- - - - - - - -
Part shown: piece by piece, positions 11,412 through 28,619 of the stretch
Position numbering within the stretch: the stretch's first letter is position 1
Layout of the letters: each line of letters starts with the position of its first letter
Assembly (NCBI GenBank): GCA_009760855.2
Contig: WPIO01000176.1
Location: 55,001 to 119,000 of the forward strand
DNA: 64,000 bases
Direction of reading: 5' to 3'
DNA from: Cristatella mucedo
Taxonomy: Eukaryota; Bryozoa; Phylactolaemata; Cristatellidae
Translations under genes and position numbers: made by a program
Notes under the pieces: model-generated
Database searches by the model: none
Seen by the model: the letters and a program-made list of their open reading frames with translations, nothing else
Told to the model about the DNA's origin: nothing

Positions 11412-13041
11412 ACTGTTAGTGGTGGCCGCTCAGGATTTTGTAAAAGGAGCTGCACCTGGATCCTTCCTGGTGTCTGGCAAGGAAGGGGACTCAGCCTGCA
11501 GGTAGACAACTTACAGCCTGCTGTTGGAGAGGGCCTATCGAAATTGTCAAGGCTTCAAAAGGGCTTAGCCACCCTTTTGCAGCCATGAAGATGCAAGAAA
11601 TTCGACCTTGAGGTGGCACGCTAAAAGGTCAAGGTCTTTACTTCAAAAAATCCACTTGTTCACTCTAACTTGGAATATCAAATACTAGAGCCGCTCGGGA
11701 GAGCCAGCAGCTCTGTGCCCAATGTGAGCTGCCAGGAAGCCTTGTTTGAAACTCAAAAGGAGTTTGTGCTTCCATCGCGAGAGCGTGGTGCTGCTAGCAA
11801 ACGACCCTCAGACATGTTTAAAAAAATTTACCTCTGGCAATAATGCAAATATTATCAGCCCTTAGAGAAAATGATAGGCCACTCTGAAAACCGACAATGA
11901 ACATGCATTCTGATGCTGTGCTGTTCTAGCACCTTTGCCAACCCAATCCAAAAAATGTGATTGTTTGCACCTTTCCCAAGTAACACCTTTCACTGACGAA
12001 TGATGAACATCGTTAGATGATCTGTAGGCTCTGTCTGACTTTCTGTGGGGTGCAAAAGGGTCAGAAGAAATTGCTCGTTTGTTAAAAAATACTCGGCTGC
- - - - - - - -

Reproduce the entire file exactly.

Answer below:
Part shown: piece by piece, positions 11,412 through 28,619 of the stretch
Position numbering within the stretch: the stretch's first letter is position 1
Layout of the letters: each line of letters starts with the position of its first letter
Assembly (NCBI GenBank): GCA_009760855.2
Contig: WPIO01000176.1
Location: 55,001 to 119,000 of the forward strand
DNA: 64,000 bases
Direction of reading: 5' to 3'
DNA from: Cristatella mucedo
Taxonomy: Eukaryota; Bryozoa; Phylactolaemata; Cristatellidae
Translations under genes and position numbers: made by a program
Notes under the pieces: model-generated
Database searches by the model: none
Seen by the model: the letters and a program-made list of their open reading frames with translations, nothing else
Told to the model about the DNA's origin: nothing

Positions 11412-13041
11412 ACTGTTAGTGGTGGCCGCTCAGGATTTTGTAAAAGGAGCTGCACCTGGATCCTTCCTGGTGTCTGGCAAGGAAGGGGACTCAGCCTGCA
11501 GGTAGACAACTTACAGCCTGCTGTTGGAGAGGGCCTATCGAAATTGTCAAGGCTTCAAAAGGGCTTAGCCACCCTTTTGCAGCCATGAAGATGCAAGAAA
11601 TTCGACCTTGAGGTGGCACGCTAAAAGGTCAAGGTCTTTACTTCAAAAAATCCACTTGTTCACTCTAACTTGGAATATCAAATACTAGAGCCGCTCGGGA
11701 GAGCCAGCAGCTCTGTGCCCAATGTGAGCTGCCAGGAAGCCTTGTTTGAAACTCAAAAGGAGTTTGTGCTTCCATCGCGAGAGCGTGGTGCTGCTAGCAA
11801 ACGACCCTCAGACATGTTTAAAAAAATTTACCTCTGGCAATAATGCAAATATTATCAGCCCTTAGAGAAAATGATAGGCCACTCTGAAAACCGACAATGA
11901 ACATGCATTCTGATGCTGTGCTGTTCTAGCACCTTTGCCAACCCAATCCAAAAAATGTGATTGTTTGCACCTTTCCCAAGTAACACCTTTCACTGACGAA
12001 TGATGAACATCGTTAGATGATCTGTAGGCTCTGTCTGACTTTCTGTGGGGTGCAAAAGGGTCAGAAGAAATTGCTCGTTTGTTAAAAAATACTCGGCTGC